Any middle-aged or elderly Neapolitan remembers "the Mostra d'oltremare when..."-perhaps when it was first opened on May 9, 1940 as a showcase for Mussolini's imperial designs in Africa; or maybe when they rode the suspension cabin-lift when it still ran from the distant, scenic Posillipo height all the way into the grounds of the Mostra, itself; or maybe when the spectacular outdoor theater, the Arena, was open and you could watch a fullscale production of Aida under the stars.
I have complained in the pages of the Around Naples encyclopedia about the general decay that is part and parcel of the whole area in Fuorigrotta where the Mostra is located. I am still complaining, but perhaps there are better times ahead for this gigantic piece of real-estate way out "beyond the grotto," west of Naples proper.
Certainly, the original "Mostra Triennale delle Terre Italiane d'Oltremare" (Triennial Exhibition of Overseas Italian Territories) as it was originally laid out-a broad swath of land stretching for a mile from Fuorigrotta to Bagnoli, the next town over-had little time to prosper. World War 2 intervened. Adjacent to Bagnoli-site of a major steel mill as well as a large military base-the grounds and buildings of the mostra were damaged by aerial bomabardment during the war. The construction boom of the 1950s and 60s then led to further decline as land from the original area was given over to needs more urgent than having 36 separate areas, each one uniquely given over to different flora and architecture of colonies that no longer existed.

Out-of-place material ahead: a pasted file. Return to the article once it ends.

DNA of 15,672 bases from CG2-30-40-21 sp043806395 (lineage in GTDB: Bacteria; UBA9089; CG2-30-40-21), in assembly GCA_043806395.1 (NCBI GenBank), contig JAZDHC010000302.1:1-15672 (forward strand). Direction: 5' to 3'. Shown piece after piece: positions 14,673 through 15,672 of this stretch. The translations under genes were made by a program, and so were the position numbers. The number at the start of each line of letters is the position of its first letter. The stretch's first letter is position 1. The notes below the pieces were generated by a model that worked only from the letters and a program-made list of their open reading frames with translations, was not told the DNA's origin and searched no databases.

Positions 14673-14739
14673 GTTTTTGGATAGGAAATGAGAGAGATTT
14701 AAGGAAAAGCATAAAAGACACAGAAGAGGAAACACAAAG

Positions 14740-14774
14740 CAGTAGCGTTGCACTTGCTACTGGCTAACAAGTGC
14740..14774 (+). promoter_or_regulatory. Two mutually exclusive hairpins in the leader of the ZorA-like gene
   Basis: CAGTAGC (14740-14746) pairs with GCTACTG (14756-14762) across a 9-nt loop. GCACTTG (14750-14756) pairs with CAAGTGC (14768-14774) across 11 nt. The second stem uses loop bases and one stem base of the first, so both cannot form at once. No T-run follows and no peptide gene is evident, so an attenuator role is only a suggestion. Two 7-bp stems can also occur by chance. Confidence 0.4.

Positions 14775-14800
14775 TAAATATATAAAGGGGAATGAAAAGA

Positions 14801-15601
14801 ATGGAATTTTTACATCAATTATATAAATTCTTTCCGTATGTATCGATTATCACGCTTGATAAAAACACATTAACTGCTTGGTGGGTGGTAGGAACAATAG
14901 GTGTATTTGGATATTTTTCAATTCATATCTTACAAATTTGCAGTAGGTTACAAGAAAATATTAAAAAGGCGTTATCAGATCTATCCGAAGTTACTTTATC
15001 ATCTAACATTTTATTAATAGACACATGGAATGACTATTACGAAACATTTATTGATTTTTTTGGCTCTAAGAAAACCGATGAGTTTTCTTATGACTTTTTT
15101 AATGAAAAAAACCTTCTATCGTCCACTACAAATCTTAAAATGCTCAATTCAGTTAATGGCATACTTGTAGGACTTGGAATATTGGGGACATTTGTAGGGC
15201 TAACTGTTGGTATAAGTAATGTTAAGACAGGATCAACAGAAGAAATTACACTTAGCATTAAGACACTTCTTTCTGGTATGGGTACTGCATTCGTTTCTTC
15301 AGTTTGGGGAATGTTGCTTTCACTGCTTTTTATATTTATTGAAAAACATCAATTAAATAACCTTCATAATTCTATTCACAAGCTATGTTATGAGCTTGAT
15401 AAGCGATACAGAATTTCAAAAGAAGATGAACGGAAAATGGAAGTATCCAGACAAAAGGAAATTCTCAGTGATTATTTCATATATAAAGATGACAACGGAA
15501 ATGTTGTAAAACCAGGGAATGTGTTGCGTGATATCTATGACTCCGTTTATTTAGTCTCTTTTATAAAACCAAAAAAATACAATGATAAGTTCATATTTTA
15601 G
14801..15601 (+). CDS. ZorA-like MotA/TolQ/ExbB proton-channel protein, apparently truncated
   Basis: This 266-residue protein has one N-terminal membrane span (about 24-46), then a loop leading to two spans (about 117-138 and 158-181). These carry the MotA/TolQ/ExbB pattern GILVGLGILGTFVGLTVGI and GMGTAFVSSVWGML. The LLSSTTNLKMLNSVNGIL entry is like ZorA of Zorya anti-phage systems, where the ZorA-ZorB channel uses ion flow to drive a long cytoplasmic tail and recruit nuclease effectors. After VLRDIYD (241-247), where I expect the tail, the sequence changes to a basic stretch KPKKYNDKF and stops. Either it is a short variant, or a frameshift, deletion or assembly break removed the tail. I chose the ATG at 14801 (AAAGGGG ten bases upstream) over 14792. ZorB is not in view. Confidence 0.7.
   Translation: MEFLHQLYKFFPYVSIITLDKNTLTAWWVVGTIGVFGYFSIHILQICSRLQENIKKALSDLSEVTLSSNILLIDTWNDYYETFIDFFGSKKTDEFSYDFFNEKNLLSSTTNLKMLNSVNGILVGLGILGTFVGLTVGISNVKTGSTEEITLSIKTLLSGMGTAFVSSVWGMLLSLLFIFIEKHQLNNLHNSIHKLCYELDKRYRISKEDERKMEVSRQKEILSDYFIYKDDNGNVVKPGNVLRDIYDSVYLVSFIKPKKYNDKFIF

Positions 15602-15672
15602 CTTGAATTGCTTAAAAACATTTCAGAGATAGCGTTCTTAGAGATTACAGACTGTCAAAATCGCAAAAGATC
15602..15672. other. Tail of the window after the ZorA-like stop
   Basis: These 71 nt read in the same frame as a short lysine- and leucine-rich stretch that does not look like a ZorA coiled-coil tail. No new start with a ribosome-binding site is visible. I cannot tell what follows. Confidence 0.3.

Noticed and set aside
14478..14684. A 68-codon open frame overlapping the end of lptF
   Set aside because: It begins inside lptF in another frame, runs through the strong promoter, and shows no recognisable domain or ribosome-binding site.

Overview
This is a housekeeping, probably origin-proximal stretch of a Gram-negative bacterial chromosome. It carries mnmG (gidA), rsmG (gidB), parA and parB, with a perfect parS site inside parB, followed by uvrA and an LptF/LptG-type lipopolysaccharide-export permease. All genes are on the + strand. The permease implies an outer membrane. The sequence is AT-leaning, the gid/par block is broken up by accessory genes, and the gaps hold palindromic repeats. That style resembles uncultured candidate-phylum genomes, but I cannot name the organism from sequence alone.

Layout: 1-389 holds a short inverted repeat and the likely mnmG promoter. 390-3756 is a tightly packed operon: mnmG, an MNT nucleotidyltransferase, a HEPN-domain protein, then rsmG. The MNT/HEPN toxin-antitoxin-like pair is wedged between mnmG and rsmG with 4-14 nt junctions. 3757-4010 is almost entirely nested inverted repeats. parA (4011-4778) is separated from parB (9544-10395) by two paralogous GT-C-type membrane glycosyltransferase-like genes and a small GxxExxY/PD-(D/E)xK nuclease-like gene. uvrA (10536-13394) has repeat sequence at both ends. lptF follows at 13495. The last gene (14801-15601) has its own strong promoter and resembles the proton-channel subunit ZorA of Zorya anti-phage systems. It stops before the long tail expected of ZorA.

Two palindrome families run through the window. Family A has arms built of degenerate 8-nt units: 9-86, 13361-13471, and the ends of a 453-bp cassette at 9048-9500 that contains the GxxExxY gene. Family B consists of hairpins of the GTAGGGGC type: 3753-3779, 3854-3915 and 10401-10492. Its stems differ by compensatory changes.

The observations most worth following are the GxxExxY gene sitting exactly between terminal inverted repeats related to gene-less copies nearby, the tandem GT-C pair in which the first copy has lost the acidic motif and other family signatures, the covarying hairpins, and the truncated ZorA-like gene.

Also, the earthquake of 1980 caused massive displacement into the mostra of persons with nowhere to live but in the container/shanty town set up on the grounds. The eastern end of the grounds, directly in front of Piazzale Tecchio had a brief renaissance in 1990 when that square and adjacent San Paolo stadium were rebuilt for the World Cup soccer matches. You could get onto the grounds, walk around, but there was no doubt that terminal rot had set in.
By that date, the western end of the grounds had for a number of decades gone its own separate way, sprouting small business to accomodate the growing population of Fuorigrotta and Bagnoli. At that far western end, today, there is still a large amusement park, Edenlandia; a closed dog-racing track; and a zoo that animal lovers have, thankfully, caused to be closed, so horrible were the conditions.
In 2001, the Mostra came under the tutelage of La Mostra d'Oltremare S.p.A, a corporation formed to rejuvenate the area. The project ties in with the development of the new campus for the University of Naples just up the road at Monte Sant'Angelo. At least the eastern end of the grounds are again used for major fairs and exhibits, such as the recently completed Home Show, a massive exhibit of household items arrayed in two exhibit halls on either side of the main concourse (top right photo) leading up to the theater (also in operation). The square, Piazzale Tecchio, in front of the entrance is the site of major metropolitana construction to connect the nearby university with the main train lines into and out of Naples. The Arena (second photo, top right) is back in service and, indeed, has featured a recent production of Aida. Restoration is also underway on the large outdoor swimming pool and the beautiful Fontana esedra, a 100-meter-long, terraced cascade fountain surrounded by a shaded promenade.